[Numpy-discussion] function name as parameter

Johann Cohen-Tanugi cohen@lpta.in2p3...
Thu Oct 21 03:43:56 CDT 2010



On 10/20/2010 11:49 PM, Zachary Pincus wrote:
>> Hi Robert,
>> so in a big data analysis framework, that is essentially written in C
>> ++,
>> exposed to python with SWIG, plus dedicated python modules, the user
>> performs an analysis choosing some given modules by name,as in :
>> myOpt="foo"
>> my_analyse.perform(use_optimizer=myOpt)
>>
>> The attribute use_optimizer is then checked to perform the right
>> calls/instantiations of python but also C++ objects..... and the
>> actual
>> crunching number is in the C++ part.
>> But then I realize that I need to tweak this optimizer's state, and
>> the
>> optimizer object is accessible from a library pyOpt that has been
>> swigified from a C++ library.
>> Then I access the object by calling optObject =
>> eval("pyOpt.%s(some_args)"%myOpt)
>> where myOpt would be "foo" in this particular analysis. This is
>> because
>> what the attribute use_optimizer expects is also the object name in
>> the
>> library, of course.
>> It goes without saying that I could do :
>> if myOpt=="foo":
>>      optObject=pyOpt.foo(some_args)
>> else:
>>      ....
>> and if you guys tell me it is way safer, I will do that instead of the
>> use of eval that I liked because of the compactness.....
>>      
> Well, optObject=getattr(pyOpt, myOpt) is a bit nicer and marginally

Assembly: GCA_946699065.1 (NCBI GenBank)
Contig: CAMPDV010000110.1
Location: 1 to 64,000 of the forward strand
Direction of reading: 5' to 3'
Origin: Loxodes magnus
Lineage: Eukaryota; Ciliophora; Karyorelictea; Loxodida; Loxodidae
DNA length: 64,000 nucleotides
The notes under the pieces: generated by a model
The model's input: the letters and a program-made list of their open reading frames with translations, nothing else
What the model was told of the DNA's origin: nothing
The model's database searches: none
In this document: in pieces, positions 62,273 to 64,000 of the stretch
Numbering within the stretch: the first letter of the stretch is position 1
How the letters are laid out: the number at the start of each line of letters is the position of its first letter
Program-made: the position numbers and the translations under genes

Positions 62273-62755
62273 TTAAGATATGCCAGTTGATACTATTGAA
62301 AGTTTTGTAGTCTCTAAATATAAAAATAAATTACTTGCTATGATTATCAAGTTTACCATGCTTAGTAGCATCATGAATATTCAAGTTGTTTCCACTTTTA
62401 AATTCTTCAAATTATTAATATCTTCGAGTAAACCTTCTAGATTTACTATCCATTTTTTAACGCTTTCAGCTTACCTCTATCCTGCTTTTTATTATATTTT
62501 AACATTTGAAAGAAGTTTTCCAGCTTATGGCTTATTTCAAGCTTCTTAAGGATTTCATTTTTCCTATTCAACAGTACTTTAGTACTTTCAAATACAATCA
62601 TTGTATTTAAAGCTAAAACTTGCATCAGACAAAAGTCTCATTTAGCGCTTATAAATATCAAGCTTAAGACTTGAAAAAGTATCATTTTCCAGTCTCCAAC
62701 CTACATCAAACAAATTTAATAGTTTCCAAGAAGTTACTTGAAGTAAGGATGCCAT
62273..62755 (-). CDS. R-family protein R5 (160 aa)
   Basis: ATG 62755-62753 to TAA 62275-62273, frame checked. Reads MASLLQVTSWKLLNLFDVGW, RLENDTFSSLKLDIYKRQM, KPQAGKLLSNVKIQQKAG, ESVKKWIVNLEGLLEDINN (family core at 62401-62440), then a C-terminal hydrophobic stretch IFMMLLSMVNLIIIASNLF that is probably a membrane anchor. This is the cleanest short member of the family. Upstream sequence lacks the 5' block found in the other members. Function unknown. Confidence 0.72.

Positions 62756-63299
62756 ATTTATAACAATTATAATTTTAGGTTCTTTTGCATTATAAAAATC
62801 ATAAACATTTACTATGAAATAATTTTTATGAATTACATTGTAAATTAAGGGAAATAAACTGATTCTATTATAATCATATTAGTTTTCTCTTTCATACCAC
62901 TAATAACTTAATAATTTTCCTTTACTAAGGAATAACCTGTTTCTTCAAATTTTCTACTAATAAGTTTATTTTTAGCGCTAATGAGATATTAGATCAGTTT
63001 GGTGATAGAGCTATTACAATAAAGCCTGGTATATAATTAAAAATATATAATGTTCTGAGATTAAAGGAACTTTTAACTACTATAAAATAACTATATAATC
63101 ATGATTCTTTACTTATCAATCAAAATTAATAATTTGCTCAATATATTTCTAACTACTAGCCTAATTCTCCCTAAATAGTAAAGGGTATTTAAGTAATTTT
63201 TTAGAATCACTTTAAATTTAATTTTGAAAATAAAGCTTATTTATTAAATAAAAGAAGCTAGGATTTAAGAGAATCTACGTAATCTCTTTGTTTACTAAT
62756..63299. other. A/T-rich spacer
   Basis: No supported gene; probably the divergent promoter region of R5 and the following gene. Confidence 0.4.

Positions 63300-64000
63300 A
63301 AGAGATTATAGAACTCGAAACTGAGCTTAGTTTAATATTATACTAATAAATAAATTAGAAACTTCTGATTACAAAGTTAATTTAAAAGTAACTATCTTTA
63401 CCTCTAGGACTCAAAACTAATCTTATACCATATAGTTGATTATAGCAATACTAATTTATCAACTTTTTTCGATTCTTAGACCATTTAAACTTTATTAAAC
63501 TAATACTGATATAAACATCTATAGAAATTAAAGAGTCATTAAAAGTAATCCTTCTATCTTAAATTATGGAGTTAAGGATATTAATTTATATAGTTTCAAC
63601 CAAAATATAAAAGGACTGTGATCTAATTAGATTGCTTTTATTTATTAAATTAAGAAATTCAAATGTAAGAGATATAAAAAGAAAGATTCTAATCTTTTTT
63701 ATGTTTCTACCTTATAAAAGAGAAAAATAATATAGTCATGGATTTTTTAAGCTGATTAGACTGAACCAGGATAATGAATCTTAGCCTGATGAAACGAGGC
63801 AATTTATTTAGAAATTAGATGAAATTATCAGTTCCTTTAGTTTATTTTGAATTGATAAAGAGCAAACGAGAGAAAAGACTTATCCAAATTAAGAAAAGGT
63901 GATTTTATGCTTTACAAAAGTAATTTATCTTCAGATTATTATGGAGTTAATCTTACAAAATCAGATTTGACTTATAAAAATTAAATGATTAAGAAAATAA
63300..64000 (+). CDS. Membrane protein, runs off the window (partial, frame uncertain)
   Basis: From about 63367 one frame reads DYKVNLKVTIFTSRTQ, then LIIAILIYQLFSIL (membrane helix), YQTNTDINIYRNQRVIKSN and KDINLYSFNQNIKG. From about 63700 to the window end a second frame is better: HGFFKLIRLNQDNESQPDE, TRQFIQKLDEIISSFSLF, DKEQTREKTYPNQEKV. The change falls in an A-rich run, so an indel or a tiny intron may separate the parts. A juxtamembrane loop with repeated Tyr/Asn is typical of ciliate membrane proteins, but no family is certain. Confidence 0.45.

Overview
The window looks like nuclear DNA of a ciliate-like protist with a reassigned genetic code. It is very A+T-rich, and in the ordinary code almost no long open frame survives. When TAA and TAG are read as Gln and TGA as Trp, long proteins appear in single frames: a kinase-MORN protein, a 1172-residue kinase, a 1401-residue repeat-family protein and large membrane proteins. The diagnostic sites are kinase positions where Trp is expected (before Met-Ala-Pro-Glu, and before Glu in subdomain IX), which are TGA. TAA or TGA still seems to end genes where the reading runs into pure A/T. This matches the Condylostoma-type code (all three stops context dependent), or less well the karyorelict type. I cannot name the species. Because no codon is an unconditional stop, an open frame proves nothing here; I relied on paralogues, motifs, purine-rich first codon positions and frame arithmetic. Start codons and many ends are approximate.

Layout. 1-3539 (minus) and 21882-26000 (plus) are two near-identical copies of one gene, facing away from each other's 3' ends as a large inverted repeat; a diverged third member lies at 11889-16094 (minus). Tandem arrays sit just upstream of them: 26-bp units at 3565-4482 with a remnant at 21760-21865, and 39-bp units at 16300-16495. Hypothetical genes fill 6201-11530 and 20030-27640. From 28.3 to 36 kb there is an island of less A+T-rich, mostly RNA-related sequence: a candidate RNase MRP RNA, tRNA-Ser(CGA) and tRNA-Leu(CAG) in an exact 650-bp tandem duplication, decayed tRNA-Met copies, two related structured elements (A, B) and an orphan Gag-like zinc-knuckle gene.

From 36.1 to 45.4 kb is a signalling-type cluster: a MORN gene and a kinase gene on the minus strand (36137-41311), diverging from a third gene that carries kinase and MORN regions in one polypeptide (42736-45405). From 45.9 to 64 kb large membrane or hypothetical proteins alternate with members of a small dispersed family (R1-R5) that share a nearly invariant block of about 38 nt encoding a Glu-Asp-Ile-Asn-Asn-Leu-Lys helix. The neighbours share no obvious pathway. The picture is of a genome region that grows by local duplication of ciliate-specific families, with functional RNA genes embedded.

> more likely to return sane error messages than optObject=eval("pyOpt.
> %s"%myOpt). Then you could do result=optObject(some_args)...
>
>    
ok I definitely like that better than eval.
> But why not have the user just pass in the relevant optObject from the
> pyOpt namespace (or some restricted namespace that just has the
> relevant functions exposed)? E.g.
> my_analysis.perform(optimizer=pyOpt.Amoeba)
> rather than
> my_analysis.perform(optimizer='Amoeba')
>    
Well, that means that the user now needs to know about the underlying 
C++ library, etc....
Just requiring from the user that he knows the *name* of the optimizer 
was the primary driver.
But I understand that it easily drives to a dead-end.

my_analysis.perform(optimizer=pyOpt.Amoeba)

is definitely allowed in the code as well, and that is what I do after I 
have fiddle with the optimizer object.

Thanks to all for the tips and advices!
Johann
> This lets users do introspection on the pyOpt namespace to see what
> functions they can choose from, which is rather friendlier in an
> interactive environment.
>
> Zach
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>    


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